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Dealing with the trauma of sexual assault

University life is supposed to be one of the most enjoyable times of a person’s life. Unfortunately, for some this is the time they may fall victims to sexual assault.
 
The term sexual assault has shockingly become normalised in society and has become a common threat to university students. The University of the Free State (UFS) through its sexual harassment, sexual misconduct, and sexual violence policy strongly condemns any form of sexual abuse. Dr Melissa Barnaschone, Director at Student Counselling and Development (UFS) says the university cares for the health and wellbeing of students and provides necessary support for victims of sexual assault and trauma.
 
It is unfortunate that sexual assault comes with many misconceptions that often shift responsibility and blame from the perpetrator to the victim. “It is important to always remember that it is not your fault; do not blame yourself,” says Dr Barnaschone. Helpguide.Org: Trusted guide to mental & emotional health says sexual assault leaves psychological wounds and sometimes long-lasting health challenges. Such trauma can severely affect a person’s ability to cope with daily academic, social, professional, and personal responsibilities.
 
Any sexual violence is a crime and as a victim, you are not to blame. Healing is achieved when you start to believe that you are not responsible for what happened to you. Visit Helpguide.Org for more information on post-traumatic stress disorder, trauma recovery tips and other related topics.

On this video clip, Dr Barnaschone shares some guidelines to deal with sexual assault and trauma: 

News Archive

Public Tourism lecture at Qwaqwa Campus a first
2011-10-03

 

Attending the Tourism Month celebrations were from the left: Dr Elias Malete, Qwaqwa Campus Principal; Minister Marthinus van Schalkwyk; and Dr Choice Makhetha, Vice-Rector: External Relations (actg).
Photo: Thabo Kessah

Tourism Month was celebrated in style at our Qwaqwa Campus with the hosting of the first ever Public Tourism Lecture. The lecture was part of the national Tourism Month celebrations and was organised by the National Department of Tourism in partnership with the UFS, the Central University of Technology, Free State and the University of Johannesburg (UJ).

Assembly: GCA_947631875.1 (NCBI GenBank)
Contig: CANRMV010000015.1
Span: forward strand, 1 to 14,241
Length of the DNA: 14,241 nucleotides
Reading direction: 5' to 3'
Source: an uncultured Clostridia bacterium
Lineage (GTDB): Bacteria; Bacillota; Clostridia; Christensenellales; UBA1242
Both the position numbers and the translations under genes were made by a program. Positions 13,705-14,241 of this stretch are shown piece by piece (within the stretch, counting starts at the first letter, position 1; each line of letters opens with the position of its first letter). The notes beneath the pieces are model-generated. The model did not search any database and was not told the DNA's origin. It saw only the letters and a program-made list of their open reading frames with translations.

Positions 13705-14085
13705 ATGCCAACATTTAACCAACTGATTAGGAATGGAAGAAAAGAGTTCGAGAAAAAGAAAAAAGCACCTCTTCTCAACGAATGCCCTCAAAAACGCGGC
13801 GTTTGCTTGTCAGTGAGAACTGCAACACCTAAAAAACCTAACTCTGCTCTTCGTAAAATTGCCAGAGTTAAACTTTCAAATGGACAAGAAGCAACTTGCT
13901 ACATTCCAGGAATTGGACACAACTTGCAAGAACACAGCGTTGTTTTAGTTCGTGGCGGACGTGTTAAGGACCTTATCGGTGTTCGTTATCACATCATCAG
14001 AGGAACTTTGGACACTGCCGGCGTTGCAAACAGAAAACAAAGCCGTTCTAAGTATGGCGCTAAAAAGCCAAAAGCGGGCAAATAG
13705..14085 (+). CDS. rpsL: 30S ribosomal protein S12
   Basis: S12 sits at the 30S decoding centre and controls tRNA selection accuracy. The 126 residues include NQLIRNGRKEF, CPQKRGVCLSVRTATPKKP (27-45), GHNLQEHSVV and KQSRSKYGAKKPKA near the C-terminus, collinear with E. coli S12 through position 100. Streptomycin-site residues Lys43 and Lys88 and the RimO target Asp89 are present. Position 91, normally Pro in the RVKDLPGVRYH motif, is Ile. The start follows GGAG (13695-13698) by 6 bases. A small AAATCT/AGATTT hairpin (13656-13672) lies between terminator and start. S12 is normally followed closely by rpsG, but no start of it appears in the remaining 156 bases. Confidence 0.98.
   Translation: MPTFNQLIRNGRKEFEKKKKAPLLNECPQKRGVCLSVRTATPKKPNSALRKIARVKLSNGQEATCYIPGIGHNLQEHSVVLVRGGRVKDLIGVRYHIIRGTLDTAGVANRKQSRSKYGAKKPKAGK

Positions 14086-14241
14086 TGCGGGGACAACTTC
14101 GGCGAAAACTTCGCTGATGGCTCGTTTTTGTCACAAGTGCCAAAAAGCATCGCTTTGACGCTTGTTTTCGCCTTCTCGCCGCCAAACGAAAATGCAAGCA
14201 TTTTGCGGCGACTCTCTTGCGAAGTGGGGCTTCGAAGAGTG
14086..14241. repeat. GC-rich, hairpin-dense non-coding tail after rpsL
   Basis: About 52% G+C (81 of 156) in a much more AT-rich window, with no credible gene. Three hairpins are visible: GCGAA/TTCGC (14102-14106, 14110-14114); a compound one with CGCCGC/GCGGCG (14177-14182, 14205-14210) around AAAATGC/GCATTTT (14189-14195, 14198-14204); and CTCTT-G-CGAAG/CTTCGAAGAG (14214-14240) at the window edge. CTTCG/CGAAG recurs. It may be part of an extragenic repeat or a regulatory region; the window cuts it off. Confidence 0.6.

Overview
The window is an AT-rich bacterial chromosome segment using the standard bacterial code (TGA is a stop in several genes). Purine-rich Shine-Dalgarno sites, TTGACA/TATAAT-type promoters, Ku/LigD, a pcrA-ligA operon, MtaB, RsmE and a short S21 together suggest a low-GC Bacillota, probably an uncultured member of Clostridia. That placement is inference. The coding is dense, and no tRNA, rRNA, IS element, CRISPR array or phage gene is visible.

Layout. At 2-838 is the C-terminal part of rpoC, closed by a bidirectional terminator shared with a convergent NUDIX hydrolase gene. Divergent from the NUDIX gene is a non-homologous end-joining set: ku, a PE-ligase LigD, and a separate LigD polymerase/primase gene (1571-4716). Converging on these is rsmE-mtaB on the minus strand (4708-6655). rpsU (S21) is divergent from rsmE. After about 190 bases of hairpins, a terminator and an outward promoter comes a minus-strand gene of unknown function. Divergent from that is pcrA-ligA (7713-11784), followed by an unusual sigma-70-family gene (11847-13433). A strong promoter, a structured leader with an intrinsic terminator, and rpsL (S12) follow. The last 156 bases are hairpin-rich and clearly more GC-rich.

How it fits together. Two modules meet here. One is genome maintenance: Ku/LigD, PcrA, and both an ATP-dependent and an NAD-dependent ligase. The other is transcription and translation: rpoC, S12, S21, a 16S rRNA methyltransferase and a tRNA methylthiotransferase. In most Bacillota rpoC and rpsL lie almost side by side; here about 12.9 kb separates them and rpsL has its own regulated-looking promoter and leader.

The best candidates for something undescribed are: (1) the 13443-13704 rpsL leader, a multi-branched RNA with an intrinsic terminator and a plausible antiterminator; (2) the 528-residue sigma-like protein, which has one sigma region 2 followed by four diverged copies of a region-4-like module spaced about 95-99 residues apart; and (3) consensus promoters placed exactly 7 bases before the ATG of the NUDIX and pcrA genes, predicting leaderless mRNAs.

The keynote address was presented by UJ’s Ms Milena Ivanovic, whose paper was entitled Cultural Tourism – Global and Local Perspective. This presentation was followed by a discussion by a panel of experts, namely Prof. Doreen Atkinson, Ms Merle Naidoo (both from the UFS), Prof. Albert Strydom (CUT), Dr Webber Ndoro (African World Heritage Fund), Ms Leonore Beukes (Department of Tourism) and Dr Kevin Mearns (UJ).

In acknowledgement of the role that institutions of higher learning play in advancing the tourism agenda, Minister of Environmental Affairs & Tourism, Marthinus van Schalkwyk, said that South Africa was now in a better position to welcome tourists compared to pre-1994.

“Before 1994 we had less than 500 000 foreign arrivals in the country while in 2010 we had over 10 million of whom 8 million were tourists. In 2006 only 26 airlines were using our airports, but now there are over 50 airlines,” he said.

Also in attendance were Free State MEC for Economic Development, Tourism and Environmental Affairs, Mxolisi Dukwana, and the UFS team led by Qwaqwa Campus Principal, Dr Elias Malete, and Vice-Rector: External Relations, Dr Choice Makhetha.

The Tourism Month festivities were concluded by a tough, but informative Poster Presentation Competition that pitted UFS, UJ and CUT students against each other.

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